Uber Pays Google $9.7 Million To Settle Legal Beef In Tangled Self-Driving Car Fight

Another piece of the tangled legal fight sparked by Uber’s attempt to catch up to Google’s self-driving car program has been resolved, with the ride-share giant paying Google nearly $10 million to settle accusations that Uber executive Lior Ron had improperly recruited Google engineers.

0
149
Uber
Uber

Another piece of the tangled legal fight sparked by Uber’s attempt to catch up to Google’s self-driving car program has been resolved, with the ride-share giant paying Google nearly $10 million to settle accusations that Uber executive Lior Ron had improperly recruited Google engineers.

Waymo, the commercial successor to Google’s Self-Driving Car Project, had claimed that Ron and Anthony Levandowski violated contract agreements for, among other things, convincing numerous Google employees to join them at Uber’s rival self-driving program after they left Google in January 2016. Waymo won a judgement from California arbitrators against both Ron and Levandowski in January, though financial terms weren’t revealed at that time. 

In total, Uber is paying $9.7 million on Ron’s behalf, based on a copy of settlement terms reviewed by Forbes. The amount includes more than $7.7 million of attorneys’ fees and court costs, and is well above last year’s initial determination by arbitrators that he should repay Google about $1 million. Arbitrators initially recommended that Levandowski, who is also contending with charges of stealing trade secrets from Waymo filed by U.S. prosecutors, should reimburse Google $127 million. Details of arbitrators’ judgement with regard to Levandowski haven’t been revealed.

The arbitration panel determined Ron, who leads the Uber Freight business, “breached his duty of loyalty to Google, his contractual obligations to Google, and his statutory duty not to engage in unfair competition against Google.” His settlement doesn’t deny those actions. Levandowski continues to fight contract violation charges, his attorney says. 

The settlement is a holdover from a drama-filled period in which Uber cofounder and former CEO Travis Kalanick and Levandowski joined forces to rapidly match Waymo’s self-driving car expertise. Kalanick saw robo-taxis that don’t need human drivers as the long-term guarantee of profitability for his ride-share business and bought Otto, the driverless truck startup Levandowski and Ron created after they left Google, for an estimated $680 million in August 2016. Months later Waymo sued Uber in federal court claiming Levandowski took vast amounts of stolen data with him. Uber eventually fired Levandowski and settled with Waymo in early 2018, giving it pre-IPO equity valued at $245 million and agreeing not to use any of its technology.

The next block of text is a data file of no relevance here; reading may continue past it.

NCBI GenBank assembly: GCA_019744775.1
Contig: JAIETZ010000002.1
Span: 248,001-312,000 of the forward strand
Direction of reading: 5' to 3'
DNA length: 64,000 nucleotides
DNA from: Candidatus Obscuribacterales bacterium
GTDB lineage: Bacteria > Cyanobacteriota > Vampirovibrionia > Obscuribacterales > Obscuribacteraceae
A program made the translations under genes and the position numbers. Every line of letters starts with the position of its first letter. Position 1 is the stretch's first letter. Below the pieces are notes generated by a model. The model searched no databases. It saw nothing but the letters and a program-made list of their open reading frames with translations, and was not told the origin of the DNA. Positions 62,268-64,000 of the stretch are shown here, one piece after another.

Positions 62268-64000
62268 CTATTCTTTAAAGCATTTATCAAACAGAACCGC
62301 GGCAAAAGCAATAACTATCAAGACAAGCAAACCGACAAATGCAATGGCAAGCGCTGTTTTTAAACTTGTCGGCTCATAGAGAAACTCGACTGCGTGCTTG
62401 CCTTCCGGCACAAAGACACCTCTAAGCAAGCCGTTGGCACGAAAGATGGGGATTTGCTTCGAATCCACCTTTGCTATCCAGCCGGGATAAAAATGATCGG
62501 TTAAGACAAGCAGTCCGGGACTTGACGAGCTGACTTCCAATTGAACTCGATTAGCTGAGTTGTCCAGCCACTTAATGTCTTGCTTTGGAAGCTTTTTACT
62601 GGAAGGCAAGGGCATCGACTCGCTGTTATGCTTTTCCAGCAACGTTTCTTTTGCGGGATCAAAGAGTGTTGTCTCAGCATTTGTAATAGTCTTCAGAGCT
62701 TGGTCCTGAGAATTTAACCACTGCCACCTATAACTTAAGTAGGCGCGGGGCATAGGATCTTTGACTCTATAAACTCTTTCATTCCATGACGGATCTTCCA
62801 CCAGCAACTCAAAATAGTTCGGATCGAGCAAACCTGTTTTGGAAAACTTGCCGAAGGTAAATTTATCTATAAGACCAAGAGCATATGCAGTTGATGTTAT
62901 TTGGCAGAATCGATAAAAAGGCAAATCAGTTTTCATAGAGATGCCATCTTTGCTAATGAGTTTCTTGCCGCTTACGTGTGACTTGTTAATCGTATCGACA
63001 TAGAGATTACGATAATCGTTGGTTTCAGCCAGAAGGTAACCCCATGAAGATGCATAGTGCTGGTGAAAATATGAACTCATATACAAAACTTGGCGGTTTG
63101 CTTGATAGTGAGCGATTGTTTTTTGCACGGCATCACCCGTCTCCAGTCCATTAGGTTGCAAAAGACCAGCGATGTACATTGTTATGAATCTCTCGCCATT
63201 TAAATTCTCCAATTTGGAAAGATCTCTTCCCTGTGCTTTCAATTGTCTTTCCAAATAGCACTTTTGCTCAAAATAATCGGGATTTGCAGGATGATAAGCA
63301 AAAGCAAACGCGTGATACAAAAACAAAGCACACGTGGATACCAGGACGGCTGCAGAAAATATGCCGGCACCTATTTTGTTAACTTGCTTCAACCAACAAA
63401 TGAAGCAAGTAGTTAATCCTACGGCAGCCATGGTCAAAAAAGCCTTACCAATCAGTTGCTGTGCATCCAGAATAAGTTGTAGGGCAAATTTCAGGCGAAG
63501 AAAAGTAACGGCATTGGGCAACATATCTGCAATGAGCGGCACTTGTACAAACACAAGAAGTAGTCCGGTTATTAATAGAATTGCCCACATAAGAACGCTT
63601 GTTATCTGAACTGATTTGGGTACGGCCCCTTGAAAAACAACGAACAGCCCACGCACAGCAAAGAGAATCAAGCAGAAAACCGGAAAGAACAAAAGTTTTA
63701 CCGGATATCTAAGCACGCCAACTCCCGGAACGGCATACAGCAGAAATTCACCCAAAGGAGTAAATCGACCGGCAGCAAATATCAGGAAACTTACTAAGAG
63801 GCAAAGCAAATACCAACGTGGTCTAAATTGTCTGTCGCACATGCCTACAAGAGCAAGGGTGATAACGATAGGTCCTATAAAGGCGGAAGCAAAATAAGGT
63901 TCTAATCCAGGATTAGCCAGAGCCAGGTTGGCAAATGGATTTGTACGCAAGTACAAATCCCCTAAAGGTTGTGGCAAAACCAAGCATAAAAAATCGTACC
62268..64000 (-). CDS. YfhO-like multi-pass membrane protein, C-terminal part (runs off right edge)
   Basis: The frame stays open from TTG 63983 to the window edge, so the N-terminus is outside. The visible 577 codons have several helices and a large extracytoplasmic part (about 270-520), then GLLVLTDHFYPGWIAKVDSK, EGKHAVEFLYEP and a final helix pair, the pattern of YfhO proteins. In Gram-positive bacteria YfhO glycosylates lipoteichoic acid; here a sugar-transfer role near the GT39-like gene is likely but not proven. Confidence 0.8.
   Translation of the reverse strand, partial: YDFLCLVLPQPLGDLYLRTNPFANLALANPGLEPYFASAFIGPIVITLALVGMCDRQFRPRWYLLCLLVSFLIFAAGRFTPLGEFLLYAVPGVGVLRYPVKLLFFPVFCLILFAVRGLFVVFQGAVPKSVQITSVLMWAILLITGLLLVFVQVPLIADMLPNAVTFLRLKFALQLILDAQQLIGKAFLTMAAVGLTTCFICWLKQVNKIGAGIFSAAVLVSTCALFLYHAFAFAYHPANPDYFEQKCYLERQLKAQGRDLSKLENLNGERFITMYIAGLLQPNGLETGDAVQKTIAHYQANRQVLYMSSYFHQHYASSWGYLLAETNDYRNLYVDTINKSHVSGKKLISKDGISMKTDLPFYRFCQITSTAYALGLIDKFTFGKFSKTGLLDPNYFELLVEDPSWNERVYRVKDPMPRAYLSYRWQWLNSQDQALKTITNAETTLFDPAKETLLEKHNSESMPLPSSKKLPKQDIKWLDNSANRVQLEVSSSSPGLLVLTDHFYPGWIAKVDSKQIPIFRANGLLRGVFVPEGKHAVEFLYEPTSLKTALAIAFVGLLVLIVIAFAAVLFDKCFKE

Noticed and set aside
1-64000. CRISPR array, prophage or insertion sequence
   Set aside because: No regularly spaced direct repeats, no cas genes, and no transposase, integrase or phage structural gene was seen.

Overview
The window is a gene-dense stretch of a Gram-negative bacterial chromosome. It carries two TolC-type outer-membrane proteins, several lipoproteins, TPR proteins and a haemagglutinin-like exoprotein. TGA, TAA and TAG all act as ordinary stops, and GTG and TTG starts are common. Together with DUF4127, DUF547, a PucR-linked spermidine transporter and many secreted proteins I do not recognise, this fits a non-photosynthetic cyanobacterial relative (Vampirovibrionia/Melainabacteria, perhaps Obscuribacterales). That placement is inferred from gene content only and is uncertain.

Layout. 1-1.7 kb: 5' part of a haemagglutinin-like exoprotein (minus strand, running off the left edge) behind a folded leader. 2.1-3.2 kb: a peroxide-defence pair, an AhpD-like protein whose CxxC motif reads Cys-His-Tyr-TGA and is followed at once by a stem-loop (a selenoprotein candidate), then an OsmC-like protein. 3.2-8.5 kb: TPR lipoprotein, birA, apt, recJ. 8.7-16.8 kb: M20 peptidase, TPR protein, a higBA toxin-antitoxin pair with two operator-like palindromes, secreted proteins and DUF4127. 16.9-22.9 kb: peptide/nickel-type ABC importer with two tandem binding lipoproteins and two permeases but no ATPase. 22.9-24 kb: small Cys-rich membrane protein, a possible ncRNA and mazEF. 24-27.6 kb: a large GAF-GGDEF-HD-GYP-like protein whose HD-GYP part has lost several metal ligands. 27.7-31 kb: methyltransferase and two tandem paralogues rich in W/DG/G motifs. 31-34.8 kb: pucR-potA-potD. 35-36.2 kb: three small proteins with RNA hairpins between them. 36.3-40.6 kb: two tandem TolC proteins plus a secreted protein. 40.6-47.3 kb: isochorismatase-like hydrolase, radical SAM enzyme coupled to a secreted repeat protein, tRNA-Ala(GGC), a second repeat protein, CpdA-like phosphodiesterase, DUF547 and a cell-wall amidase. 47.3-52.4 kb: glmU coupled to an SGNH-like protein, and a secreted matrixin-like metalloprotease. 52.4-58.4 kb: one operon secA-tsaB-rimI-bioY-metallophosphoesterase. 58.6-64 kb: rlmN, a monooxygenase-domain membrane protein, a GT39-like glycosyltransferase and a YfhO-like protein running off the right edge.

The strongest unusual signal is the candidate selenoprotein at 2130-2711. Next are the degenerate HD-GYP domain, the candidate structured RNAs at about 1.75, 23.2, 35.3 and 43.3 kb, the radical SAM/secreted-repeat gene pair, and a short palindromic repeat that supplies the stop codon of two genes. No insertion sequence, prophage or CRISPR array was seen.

Uber has said in securities filings that it will indemnify Ron and Levandowski, covering the cost of their arbitration settlements. “The ultimate resolution of the matter could result in a possible loss of up to $65 million or more (depending on the date of the final award) in excess of the amount accrued,” Uber said in its November 2019 10-Q filing.  

Uber declined to provide additional comment on the status of the arbitration issues. 

Neel Chatterjee, Levandowski’s attorney, told Forbes there’s no resolution on the contract matter for his client. “The parties continue to have significant disputes, and the arbitration decision is one step in a longer litigation process. We cannot comment on the matter further as many issues are under seal.”

Levandowski was indicted last August by federal prosecutors on 33 counts of theft and attempted theft of trade secrets from Google. He downloaded files from the company’s internal drives related to its laser lidar sensor and self-driving car technology.

Uber CEO Dara Khosrowshahi shut down the remnants of Levandowski’s and Ron’s robo-truck operation in July 2018, deciding instead to focus on self-driving car R&D. That program had a massive setback in March 2018 when a self-driving Uber test vehicle, with an inattentive human “safety” driver at the wheel, struck and killed a pedestrian crossing a dark street in Tempe, Arizona. 

Uber Freight, the unit led by Ron, helps truck drivers and shippers book loads using a dedicated app. Business for the unit is growing, with Freight volume up 89% in the fourth quarter, Uber said this month. 

Former Uber CEO Travis Kalanick, left, and Anthony Levandowski in 2016.

LEAVE A REPLY

Please enter your comment!
Please enter your name here